Original story was published by the Daily Mail on 02.08.2021 and can be found here.

 

An aerial view of the Valamo Orthodox Christian monastery/Lehtikuva

 

Finnish Orthodox monks survive pandemic through forestry

The monks of Finland’s Orthodox monastery of Valamo have turned to forestry to help recoup the economic losses they suffered during the COVID-19 crisis. 

Threatened with losing about a third of the monastery's annual revenues (3 million euros) due to a lack of visitors, the brotherhood opted to chop and sell four years’ worth of trees in their forests at one go.

The monks have enlisted the help of forestry experts to manage the Valamo forest, and have obtained Forest Stewardship Council (FSC) certification for the timber, which enables them to sell it at a higher price. 

Original story was published by France24 on 30.07.2021 and can be found here.

 

Finnish sustainable sneaker company runs funding campaign 

Finnish start-up Rens Original, which is known for producing sustainable sneakers from coffee grounds, is looking to expand its products and global reach by launching Finland’s biggest Kickstarter campaign for its new Nomad shoes.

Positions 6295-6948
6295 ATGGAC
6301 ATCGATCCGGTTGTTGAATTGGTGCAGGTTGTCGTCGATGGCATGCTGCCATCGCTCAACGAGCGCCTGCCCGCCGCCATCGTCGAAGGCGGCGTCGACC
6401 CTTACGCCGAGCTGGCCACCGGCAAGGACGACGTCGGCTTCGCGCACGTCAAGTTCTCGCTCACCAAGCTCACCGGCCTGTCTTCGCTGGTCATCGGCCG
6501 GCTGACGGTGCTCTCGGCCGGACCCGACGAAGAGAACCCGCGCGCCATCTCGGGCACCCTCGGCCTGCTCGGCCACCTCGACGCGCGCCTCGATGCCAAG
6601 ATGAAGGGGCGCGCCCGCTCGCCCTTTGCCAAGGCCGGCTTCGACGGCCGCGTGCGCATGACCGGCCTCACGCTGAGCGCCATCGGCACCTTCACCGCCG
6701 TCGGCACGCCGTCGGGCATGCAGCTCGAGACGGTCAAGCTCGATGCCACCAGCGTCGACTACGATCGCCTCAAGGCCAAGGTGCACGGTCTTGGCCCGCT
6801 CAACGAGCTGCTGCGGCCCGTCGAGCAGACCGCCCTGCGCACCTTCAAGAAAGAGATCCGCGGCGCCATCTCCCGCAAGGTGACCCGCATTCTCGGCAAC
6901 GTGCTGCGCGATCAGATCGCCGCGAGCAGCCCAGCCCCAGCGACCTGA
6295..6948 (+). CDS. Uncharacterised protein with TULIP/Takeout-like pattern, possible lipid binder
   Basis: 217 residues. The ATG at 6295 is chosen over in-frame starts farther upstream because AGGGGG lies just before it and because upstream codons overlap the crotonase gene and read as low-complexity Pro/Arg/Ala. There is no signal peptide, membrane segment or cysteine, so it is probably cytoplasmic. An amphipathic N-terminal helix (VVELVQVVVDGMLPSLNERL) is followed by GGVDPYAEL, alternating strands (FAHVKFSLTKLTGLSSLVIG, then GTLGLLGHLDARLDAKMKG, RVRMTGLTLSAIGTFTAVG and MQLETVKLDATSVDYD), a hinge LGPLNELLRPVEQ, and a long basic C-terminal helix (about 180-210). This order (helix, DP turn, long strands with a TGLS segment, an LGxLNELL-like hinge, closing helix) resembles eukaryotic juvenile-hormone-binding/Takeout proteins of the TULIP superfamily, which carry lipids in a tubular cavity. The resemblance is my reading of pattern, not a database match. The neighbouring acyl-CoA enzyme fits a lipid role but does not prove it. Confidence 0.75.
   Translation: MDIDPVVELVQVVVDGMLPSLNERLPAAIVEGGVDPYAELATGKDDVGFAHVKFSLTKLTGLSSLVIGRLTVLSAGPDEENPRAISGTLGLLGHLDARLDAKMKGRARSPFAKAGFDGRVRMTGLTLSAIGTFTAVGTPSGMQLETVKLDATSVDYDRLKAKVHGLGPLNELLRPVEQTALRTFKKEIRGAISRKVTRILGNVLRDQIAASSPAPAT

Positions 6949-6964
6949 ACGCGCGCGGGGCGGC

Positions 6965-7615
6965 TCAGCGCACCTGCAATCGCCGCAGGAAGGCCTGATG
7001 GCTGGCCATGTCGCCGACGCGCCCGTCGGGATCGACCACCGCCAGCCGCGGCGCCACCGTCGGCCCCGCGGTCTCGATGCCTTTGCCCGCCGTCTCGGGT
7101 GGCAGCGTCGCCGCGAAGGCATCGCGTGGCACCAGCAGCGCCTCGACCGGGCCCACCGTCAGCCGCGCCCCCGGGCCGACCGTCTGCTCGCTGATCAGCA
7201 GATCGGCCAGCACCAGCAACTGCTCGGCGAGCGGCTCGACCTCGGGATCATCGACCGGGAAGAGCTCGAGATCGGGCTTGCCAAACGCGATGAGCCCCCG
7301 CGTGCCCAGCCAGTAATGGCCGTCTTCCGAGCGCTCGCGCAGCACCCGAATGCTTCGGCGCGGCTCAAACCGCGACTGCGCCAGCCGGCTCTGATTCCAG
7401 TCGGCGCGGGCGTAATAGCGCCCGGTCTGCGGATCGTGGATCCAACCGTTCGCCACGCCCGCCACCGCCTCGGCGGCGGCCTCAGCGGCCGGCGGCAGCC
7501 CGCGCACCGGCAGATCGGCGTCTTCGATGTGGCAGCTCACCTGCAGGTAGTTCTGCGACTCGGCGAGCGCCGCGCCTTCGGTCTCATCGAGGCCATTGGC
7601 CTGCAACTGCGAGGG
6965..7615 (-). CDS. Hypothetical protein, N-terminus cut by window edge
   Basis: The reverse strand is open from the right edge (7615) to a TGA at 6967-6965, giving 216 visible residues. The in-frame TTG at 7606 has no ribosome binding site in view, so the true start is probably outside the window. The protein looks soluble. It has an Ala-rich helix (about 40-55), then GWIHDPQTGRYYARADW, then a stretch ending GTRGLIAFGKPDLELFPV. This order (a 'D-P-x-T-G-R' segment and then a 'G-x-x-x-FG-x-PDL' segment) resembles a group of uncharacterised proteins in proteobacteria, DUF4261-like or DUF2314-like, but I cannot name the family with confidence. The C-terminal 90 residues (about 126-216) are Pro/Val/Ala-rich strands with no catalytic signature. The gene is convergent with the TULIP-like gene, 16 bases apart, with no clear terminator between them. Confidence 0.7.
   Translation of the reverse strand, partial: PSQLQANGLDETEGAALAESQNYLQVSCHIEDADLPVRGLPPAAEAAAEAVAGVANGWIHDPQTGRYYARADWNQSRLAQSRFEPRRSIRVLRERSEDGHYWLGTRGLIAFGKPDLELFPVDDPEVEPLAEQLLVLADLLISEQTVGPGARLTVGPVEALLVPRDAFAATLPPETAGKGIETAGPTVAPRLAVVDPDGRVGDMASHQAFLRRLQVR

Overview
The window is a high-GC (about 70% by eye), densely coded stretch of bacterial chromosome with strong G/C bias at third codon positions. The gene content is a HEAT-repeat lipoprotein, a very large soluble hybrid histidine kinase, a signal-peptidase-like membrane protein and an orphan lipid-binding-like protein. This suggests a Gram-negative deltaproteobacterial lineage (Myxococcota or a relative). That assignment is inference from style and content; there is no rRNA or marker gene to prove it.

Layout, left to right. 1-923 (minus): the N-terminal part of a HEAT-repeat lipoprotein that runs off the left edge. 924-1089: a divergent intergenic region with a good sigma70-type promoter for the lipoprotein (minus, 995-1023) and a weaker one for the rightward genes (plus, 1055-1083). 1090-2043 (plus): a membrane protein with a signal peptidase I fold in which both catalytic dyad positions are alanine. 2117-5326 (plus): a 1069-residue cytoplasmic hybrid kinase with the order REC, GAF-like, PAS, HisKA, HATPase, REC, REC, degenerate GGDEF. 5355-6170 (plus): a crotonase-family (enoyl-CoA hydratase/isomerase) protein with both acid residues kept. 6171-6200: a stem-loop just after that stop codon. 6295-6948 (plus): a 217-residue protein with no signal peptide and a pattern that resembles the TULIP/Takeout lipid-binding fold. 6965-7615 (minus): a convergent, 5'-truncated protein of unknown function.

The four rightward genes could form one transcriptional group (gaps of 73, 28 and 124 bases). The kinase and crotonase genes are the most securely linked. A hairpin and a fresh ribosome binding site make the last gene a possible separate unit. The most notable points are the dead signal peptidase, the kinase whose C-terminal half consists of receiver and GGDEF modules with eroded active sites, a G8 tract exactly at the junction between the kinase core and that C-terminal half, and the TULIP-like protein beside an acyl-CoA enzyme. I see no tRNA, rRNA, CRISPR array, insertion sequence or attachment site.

The company also launched its first Original sneaker in 2019 via a Kickstarter campaign that raised $500,000. After the COVID-19 crisis hit, Rens shifted its shoe production to Vietnam. 

The Nomad shoe, which will incorporate patented “skystep” ventilation technology, provides complete waterproof protection and is meant for hiking, walking and running in a variety of conditions.

Original story was published by FashionUnited and ScandAsia and can be found here and here.

 

Helsinki offers free training for cyclists to prevent road accidents

In line with its goal to become the third-most bicycle-friendly city in the world, the City of Helsinki is offering a free, five-class course that teaches cyclists how to be safer on the road.

The training, which will take place every Wednesday from 6 to 8 p.m. in August, will help cyclists get acquainted with new road traffic legislation and teach them how to ride among vehicles in a safe manner. 

Original story was published by theMayor.eu on 05.08.2021 and can be found here.

 

Tahira Sequeira

Helsinki Times